What is the sin nature?

We've got good news and bad news about being human. The good news is that we're capable of doing pretty good stuff. We have the capacity to love, give, serve, sacrifice. The bad news is that all of those things don't come naturally. A person may think, "I go to church, listen to my parents, respect others, and get good grades. I'm a good person!" Sure, good for you, man. But without God, your tendency would lean toward selfishness, arrogance, and pride. Those are some of the hallmarks of a sin nature.

It would be nice to think that humanity is inherently good, but the Bible tells us that all humans are sinners (Romans 3:23). Most people don't regularly plan to do wrong, right? At least, we hope no one reading this plans on doing wrong today... But having a sin nature means that our natural tendency leans toward sinfulness.

So, what is our sin nature and what does it mean to have a sin nature?

The Ugly Truth About Sin Nature

Sin nature refers to every human being's tendency to rebel against God's ways (Isaiah 53:6). Humans are naturally prone to sin, which shows that we are all literally BORN with a sinful nature (Psalm 51:5)—it is, unfortunately, not optional. No one has to teach a child to lie or be selfish; it just comes naturally.

Think of when you were a kid. If you got in trouble for breaking something, what would be your first response? Hiding it? Blaming the cat? Pretending it never happened? You see? Sinfulness is our natural response to things because we're born with it.

When we think twice about how to respond, looking to God for guidance, that is when we might have a chance at responding rightly. But that's something learned—not a natural response. With the Holy Spirit's help, we can begin to make better choices (John 14:26), but our sin nature is something we will struggle against for the rest of our natural lives.

The Sinful Flesh & the Earthly Nature

The Bible often refers to the sin nature as the “sinful flesh” which encompasses “acts of the flesh.” If that sounds kind of gross, it kind of is. Acts of the flesh are defined as “sexual immorality, impurity and debauchery; idolatry and witchcraft; hatred, discord, jealousy, fits of rage, selfish ambition, dissensions, factions and envy; drunkenness, orgies, and the like” (Galatians 5:19b-21a). Our sin nature is also referred to as our “earthly nature,” which includes “sexual immorality, impurity, lust, evil desires and greed, which is idolatry” (Colossians 3:5).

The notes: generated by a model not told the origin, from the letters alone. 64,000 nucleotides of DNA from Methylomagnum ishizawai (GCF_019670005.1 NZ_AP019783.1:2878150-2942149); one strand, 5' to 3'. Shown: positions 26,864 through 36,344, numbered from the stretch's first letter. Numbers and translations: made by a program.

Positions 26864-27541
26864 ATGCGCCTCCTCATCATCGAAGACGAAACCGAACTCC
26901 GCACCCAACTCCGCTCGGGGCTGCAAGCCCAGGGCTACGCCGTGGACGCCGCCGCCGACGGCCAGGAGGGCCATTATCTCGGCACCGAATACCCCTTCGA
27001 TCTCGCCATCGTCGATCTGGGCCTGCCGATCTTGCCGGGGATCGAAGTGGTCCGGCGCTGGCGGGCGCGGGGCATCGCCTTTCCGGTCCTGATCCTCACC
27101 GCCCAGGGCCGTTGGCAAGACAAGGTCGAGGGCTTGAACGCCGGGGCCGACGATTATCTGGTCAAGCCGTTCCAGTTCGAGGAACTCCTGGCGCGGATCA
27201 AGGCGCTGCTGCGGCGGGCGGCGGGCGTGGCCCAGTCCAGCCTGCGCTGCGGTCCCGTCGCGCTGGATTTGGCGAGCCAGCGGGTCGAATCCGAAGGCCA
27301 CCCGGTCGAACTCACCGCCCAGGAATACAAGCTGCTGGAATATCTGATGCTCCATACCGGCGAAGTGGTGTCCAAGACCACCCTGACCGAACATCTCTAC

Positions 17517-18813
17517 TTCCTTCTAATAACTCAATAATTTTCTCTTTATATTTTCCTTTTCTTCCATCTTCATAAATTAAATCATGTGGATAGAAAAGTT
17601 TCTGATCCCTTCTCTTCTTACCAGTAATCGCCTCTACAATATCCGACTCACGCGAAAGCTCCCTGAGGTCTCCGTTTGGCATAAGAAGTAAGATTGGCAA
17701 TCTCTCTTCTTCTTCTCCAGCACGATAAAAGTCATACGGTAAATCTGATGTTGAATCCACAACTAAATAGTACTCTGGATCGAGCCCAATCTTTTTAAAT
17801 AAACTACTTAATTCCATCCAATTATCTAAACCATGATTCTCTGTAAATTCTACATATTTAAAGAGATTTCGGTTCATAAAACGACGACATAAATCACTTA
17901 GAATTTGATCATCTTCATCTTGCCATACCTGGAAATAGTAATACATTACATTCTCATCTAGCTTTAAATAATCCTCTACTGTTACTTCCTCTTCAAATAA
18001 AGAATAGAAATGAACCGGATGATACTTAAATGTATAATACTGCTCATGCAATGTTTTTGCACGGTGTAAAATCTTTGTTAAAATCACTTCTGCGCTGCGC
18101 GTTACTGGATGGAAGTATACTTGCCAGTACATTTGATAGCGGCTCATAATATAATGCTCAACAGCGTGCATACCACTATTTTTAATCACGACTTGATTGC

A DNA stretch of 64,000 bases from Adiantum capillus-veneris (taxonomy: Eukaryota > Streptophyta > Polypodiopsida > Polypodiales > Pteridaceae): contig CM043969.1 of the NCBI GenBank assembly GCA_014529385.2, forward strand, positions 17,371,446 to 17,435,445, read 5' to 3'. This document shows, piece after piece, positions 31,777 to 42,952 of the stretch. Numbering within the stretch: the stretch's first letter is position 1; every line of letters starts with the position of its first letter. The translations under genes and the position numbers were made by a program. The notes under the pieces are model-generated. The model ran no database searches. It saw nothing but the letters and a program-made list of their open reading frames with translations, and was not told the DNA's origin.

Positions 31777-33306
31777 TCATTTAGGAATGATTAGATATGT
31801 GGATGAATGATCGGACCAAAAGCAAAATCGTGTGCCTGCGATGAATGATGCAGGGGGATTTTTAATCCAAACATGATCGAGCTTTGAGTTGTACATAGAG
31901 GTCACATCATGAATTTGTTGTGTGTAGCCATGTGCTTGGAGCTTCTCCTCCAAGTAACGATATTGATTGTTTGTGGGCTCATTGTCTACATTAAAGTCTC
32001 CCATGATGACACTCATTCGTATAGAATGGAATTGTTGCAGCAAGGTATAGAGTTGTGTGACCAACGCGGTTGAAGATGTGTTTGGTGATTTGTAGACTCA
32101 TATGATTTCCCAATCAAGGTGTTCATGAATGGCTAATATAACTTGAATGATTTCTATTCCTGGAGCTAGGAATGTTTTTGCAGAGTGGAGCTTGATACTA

Everything belonging to our sinful flesh and earthly nature is in direct opposition to God's holiness, and we are all sinners (Ecclesiastes 7:20). The Bible warns that those who regularly make choices in accordance with their sinful nature will not inherit the kingdom of God (Galatians 5:21b). But don't lose hope. Keep reading to the end, because there IS a solution to our sin problem.

Where did the sin nature come from?

OK, so all humans are sinful and commit sins every day. To say, "I'm not sinful!" would be a lie (1 John 1:8). But how did we get like this in the first place? Good question.

God is perfect and holy and hates sin, so we know He didn't create us with a sin nature. Everything God made was declared "good"—including humans (Genesis 1:27). Part of that divine goodness was the gift of free will for humanity.

In His great love, God gave us the gift of choice. He didn't want perfect robots who would act in perfect obedience. He gave humankind a choice: Love Him or hate Him. Accept Him or reject Him. Follow His will or ignore His will. To hate Him, reject Him, or ignore His will is what we now call sin.

Adam and Eve had free will too. Things went OK for a little while but then Satan tempted them with beautiful lies about the fruit of a forbidden tree. They succumbed to the temptation, freely choosing to disobey one of God's only stipulations for living in paradise. With that first disobedience, they introduced sin into the world, staining the good nature God had given them for every generation to come (Romans 5:12).